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Story Notes:

This is also an alternative version of Ariel/ChubbyMonkey's 'Her Responsibility', posted on the CBB.


Boredom, thought Len. Where was the glitter? Where was the sparkle?

Actually, rephrase that.

School, thought Len. Where was the glitter? And sparkle – hah! The only thing in the Chalet School that was sparkly was Miss Wilmot’s purple bikini, and the only person who ever got to see that was – well, not Len.

She leaned on the windowsill of the prefects’ room and stared out at the playing fields. They were brown and mushy, not even a rabbit ramping about to relieve the boredom (which was mainly because Bruno had eaten them all).

Her sisters were there, doing something constructive, no doubt. They were like that, such good little girls. Even Margot had decided to become a nun. Which could, Len admitted, be an interesting idea, but she suspected Margot hadn’t thought of it in quite that way. Even though she had spent an entire year more than Len and Con in Canada, she was still surprisingly innocent.

Len sighed.

She thought about lederhosen for a while. There had to be some advantages to living in Switzerland, after all. And alpenhorns just weren’t her thing.

She looked at the mud again, but it was really rather dull.

Then it became more interesting.

Someone was walking across it. A male person. He was tall and muscular, striding across the playing field with cat-like grace. His hair was rumpled, sandy, and he wore a leather vest and carried a hammer. Len watched him intently, so close to the window that her breath misted the glass.

“Gaudenz,” she whispered.

“What?” said Con, looking up from her sewing, her soft brown eyes startled.

“Gaudenz,” said Len again, and a smile drifted across her delicate features. “There’s something I need to talk to him about.”

She left the room and headed for the stairs. Then a thought struck her, and instead of descending, she hastened to her bedroom which, owing to her role as Head Girl, was her own. Dragging up a floorboard, she extracted a spangled mini-skirt – which Nancy Wilmot had helped her find on an excursion during the previous Christmas holidays – and matching top. She looked at them rather doubtfully. After all, she didn’t want Gaudenz to think she was – well, whatever it was her mother meant when she stopped and blushed.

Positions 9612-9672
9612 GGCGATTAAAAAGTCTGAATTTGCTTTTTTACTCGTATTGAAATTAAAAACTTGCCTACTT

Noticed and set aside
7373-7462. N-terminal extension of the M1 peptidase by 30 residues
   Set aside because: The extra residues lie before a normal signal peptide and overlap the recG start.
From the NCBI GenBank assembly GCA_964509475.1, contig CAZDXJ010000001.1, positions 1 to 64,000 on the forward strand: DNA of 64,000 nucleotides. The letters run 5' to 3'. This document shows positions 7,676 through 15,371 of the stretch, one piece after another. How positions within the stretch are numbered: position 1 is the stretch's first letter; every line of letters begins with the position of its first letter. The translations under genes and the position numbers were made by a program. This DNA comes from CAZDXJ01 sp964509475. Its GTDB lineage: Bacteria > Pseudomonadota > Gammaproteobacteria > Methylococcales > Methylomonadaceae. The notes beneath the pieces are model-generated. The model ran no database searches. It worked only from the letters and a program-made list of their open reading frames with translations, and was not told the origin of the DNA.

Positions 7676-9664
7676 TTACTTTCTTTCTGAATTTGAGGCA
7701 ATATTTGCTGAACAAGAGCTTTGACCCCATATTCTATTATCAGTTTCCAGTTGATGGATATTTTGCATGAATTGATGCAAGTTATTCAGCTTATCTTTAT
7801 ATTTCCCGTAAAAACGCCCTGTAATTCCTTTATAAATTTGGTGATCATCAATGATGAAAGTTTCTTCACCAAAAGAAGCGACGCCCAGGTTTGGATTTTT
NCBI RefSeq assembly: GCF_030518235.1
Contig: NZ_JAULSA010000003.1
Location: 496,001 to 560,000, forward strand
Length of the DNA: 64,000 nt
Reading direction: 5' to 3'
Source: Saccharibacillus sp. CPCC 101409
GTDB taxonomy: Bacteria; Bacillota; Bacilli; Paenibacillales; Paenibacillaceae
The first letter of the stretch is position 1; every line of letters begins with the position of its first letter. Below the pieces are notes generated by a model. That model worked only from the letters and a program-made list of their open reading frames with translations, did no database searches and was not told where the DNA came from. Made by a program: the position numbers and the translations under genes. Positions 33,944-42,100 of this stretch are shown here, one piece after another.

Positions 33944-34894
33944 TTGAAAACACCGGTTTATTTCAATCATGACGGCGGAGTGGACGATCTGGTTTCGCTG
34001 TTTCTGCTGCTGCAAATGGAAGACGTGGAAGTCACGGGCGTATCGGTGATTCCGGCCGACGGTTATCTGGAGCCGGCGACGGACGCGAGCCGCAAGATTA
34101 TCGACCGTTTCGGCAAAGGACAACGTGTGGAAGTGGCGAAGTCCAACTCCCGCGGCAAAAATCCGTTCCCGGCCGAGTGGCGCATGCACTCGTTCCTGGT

Ah well, it was no good letting such a – whatever you were supposed to call them – get away by dressing modestly. He was probably bored of the schoolgirl thing by now. Though from what Nancy had told her, it took a long time for that to become tedious. Still, no harm in ringing the changes. Ten minutes later, she had caught up with Gaudenz, who was just entering the garden shed.

Len had never supposed that garden sheds could be so entertaining.

Or that such interesting things could be done with garden tools.

On the whole, though she thought it best to draw a veil over what happened during the next half hour. And the half hour after that.

And, indeed, the next three half hours.

In fact, she thought as she sat at the table during Abendessen, Gaudenz with his fertile – imagination – would probably enjoy thinking of new ways of using a veil. Nancy would probably lend her one.

After she had consumed three helpings of the delicious meat and potato stew that Karen had conjured from three small spuds and a bag of chickpeas, she realised that the third form, whose table she was supervising, was staring at her in awe.

“You do seem hungry, Len,” observed one Angelica Blanc with wide eyes. “Have you been working hard this afternoon?”

“I saw you coming in from the garden,” said little Purina Sentt. “Had you been helping Gaudenz with sowing his seeds?”

Len blushed rosily and admitted that she had indeed been engaged in this activity during the afternoon.

“Well,” said Purina approvingly, “I heard someone saying he’s got lots of seeds, so you two should keep it up.”

Len blinked and hastily filled her mouth so that she didn’t have to answer.


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